The modern ‘final solution’ looks a lot like the old one

T-shirt on display in a store in the Muslim quarter of Jerusalem. It glorifies the struggle to “free” Jerusalem from the Jews.
T-shirt on display in a store in the Muslim quarter of Jerusalem. It glorifies the struggle to “free” Jerusalem from the Jews.

The term “final solution” was coined by the Nazis during WWII as a code word for the massacre of all Jews for the purpose of solving what they saw as the “Jewish question”. Today the “final solution” is still the goal of anti-Semites although they hypocritically avoid using the term.

Another difference between the “final solution” of today’s anti-Semites and the “final solution” of the Nazis is that while the Nazis aimed to eliminate the Jewish people, the modern anti-Semites aim to eliminate the one and only Jewish state. In both cases, the “solution” is seen as a way to resolve a “problem” supposedly caused by the Jews.

From the moment that Jews declared their interest in rebuilding their nation on their ancestral land, i.e., when they created the Zionist movement, the Arab world saw it as a problem, and the only solution that was ever acceptable to them was to kill the Jewish state, and if necessary the Jews themselves. They refused the UN partition plan even though it was favorable to Arabs and it gave the Jews only a tiny portion of the original Mandatory Palestine that included Jordan, and they refused every Israeli solution offer after that.

Iran has repeatedly and with impunity threatened and even promised to destroy Israel. In June 2018, Iranian Supreme Leader Ayatollah Ali Khamenei wrote on Twitter, “Israel is a malignant cancerous tumor in the West Asian region that has to be removed and eradicated: it is possible and it will happen”. Twitter did not deem that the post warranted removal. Clearly, for Twitter, threatening to implement a “final solution” against the Jewish State is not hateful enough to be censored.

Canada’s minister of foreign affairs, Chrystia Freeland, responded to Khamenei in another tweet by saying, “Appalled by the abhorrent statement from Supreme Leader Khamenei. Canada strongly condemns this incitement to violence, and condemns all of Iran’s threats against Israel. Canada is a loyal friend of Israel, and we will continue to support Israel’s right to live in peace.”

Canada’s response was nice, but Canada took no further action and neither did anyone else. After all, threats by Iranian leaders to destroy Israel in one way or another are hardly new. In 2005, the Iranian President, said that Israel must be “wiped off the map”, and this did not deter the Obama regime and other nations from negotiating with Iran as if it was a reliable partner for peace.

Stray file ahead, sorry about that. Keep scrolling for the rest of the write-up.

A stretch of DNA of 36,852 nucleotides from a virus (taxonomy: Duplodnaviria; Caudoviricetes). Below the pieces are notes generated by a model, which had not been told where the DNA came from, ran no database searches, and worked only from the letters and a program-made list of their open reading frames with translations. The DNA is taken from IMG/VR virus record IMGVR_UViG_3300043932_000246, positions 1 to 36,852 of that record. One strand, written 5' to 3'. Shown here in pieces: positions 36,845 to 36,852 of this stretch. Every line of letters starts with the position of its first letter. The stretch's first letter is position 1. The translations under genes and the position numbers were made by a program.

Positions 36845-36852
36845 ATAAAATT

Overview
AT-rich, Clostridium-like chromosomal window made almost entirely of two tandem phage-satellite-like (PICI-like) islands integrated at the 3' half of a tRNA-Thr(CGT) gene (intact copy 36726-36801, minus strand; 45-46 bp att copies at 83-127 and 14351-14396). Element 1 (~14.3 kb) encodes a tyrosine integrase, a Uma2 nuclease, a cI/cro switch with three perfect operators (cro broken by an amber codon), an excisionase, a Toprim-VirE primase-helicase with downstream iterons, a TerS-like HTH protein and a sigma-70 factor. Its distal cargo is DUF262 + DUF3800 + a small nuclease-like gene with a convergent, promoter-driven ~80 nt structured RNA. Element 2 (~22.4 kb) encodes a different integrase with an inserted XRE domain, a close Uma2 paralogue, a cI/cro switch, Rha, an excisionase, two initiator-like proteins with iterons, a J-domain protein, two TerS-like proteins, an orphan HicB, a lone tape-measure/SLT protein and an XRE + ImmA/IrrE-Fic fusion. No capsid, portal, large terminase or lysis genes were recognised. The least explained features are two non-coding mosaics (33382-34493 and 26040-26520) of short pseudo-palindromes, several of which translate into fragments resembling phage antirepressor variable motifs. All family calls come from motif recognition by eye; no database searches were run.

Even the supposedly peaceful boycott, divestment, and sanctions (BDS) movement has the “final solution” as its goal. It claims to support Palestinian rights, but as professors Philip Mendes and Nick Dyrenfurth wrote in Haaretz, what BDS really wants is “a one-state solution, minus the Jewish state”.

If Israel’s critics had attempted at any time to resolve their concerns by negotiating with Israel in good faith, they would have achieved a reasonable compromise. Egypt’s and Jordan’s peace negotiations with Israel demonstrate that. But these two were exceptions. The vast majority of Israel’s opponents cannot accept anything less than a “final solution”, and they are enraged that Israel does not comply.

Far from confronting Israel’s enemies and demanding that they accept the Jewish state as a precondition for any solution, the world typically appeases the anti-Semites. Thinly veiled demands for a modern “final solution” are weakly challenged. Just as the Nazi “final solution” had become widely accepted by the majority of Germans as “banal” (to paraphrase historian Hannah Arendt who called that phenomenon the “banality of evil”), today’s threats of a modern “final solution” are met with silence by most of the world, and worse, they are often met by demands that Israel stop defending itself.

While the Nazis did not succeed in accomplishing their “final solution”, the idea is not dead. Far from it.

About the Author
Fred Maroun is a Canadian of Arab origin who lived in Lebanon until 1984, including during 10 years of civil war. Fred supports Israel's right to exist as a Jewish state, and he supports a liberal and democratic Middle East where all religions and nationalities, including Palestinians, can co-exist in peace with each other and with Israel, and where human rights are respected. Fred is an atheist, a social liberal, and an advocate of equal rights for LGBT people everywhere. Fred Maroun writes for Gatestone Institute.
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